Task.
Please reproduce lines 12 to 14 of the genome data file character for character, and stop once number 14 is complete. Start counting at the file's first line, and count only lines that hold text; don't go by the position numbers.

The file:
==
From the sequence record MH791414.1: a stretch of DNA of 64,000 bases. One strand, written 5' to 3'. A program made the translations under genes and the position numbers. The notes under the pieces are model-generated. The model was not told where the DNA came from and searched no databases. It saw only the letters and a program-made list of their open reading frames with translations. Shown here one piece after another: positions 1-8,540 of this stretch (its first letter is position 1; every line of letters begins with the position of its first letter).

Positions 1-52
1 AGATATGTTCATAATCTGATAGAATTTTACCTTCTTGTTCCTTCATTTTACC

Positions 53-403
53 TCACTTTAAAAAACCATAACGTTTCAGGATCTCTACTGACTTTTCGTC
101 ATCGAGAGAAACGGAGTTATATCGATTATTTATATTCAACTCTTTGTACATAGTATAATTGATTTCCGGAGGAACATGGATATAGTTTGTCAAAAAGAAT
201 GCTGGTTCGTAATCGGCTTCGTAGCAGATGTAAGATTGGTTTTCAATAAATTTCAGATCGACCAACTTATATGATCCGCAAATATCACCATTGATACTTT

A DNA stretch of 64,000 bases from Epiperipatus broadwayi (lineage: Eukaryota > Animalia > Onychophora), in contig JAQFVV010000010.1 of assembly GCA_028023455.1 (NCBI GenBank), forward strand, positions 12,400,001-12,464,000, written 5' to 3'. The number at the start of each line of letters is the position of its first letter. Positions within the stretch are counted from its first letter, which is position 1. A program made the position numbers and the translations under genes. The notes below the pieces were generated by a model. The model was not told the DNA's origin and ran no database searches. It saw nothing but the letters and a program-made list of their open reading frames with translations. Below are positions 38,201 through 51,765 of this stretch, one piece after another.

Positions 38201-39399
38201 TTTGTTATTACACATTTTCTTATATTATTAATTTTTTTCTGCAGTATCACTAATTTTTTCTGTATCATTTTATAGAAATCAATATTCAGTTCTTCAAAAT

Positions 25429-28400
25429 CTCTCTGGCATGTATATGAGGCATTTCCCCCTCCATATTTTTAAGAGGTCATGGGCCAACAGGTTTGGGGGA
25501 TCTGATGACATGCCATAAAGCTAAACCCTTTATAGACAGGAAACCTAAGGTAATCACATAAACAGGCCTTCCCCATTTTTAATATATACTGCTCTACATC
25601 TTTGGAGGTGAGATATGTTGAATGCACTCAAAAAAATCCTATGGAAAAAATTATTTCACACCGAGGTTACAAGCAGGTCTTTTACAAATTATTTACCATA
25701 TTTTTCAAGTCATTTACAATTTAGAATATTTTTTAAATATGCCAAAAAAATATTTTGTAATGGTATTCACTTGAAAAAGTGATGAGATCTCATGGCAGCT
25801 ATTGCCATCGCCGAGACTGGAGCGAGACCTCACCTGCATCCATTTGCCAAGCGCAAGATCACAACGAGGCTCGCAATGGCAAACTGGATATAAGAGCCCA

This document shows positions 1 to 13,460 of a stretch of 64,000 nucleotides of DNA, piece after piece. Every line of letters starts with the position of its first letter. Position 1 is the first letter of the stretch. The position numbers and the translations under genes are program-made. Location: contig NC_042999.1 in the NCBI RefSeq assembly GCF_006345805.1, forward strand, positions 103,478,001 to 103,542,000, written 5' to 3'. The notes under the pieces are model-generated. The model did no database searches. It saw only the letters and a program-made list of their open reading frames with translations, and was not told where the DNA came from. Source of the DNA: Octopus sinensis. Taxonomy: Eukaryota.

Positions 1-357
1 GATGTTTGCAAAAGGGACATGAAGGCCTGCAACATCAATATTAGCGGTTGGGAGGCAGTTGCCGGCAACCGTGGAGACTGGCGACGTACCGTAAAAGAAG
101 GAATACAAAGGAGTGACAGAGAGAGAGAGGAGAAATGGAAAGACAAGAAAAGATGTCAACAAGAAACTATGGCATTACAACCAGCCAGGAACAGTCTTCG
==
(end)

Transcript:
25429 CTCTCTGGCATGTATATGAGGCATTTCCCCCTCCATATTTTTAAGAGGTCATGGGCCAACAGGTTTGGGGGA
25501 TCTGATGACATGCCATAAAGCTAAACCCTTTATAGACAGGAAACCTAAGGTAATCACATAAACAGGCCTTCCCCATTTTTAATATATACTGCTCTACATC
25601 TTTGGAGGTGAGATATGTTGAATGCACTCAAAAAAATCCTATGGAAAAAATTATTTCACACCGAGGTTACAAGCAGGTCTTTTACAAATTATTTACCATA